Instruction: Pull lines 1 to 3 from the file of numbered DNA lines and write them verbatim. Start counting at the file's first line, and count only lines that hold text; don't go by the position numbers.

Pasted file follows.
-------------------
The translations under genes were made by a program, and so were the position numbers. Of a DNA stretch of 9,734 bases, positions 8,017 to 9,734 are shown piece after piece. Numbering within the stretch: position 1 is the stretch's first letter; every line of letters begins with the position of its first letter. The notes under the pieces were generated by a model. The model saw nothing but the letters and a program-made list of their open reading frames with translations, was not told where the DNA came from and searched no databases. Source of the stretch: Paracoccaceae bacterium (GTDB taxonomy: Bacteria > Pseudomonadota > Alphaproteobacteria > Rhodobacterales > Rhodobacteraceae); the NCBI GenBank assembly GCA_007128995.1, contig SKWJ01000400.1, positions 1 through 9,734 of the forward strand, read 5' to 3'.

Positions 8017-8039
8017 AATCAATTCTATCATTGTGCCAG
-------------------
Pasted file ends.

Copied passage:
The translations under genes were made by a program, and so were the position numbers. Of a DNA stretch of 9,734 bases, positions 8,017 to 9,734 are shown piece after piece. Numbering within the stretch: position 1 is the stretch's first letter; every line of letters begins with the position of its first letter. The notes under the pieces were generated by a model. The model saw nothing but the letters and a program-made list of their open reading frames with translations, was not told where the DNA came from and searched no databases. Source of the stretch: Paracoccaceae bacterium (GTDB taxonomy: Bacteria > Pseudomonadota > Alphaproteobacteria > Rhodobacterales > Rhodobacteraceae); the NCBI GenBank assembly GCA_007128995.1, contig SKWJ01000400.1, positions 1 through 9,734 of the forward strand, read 5' to 3'.

Positions 8017-8039
8017 AATCAATTCTATCATTGTGCCAG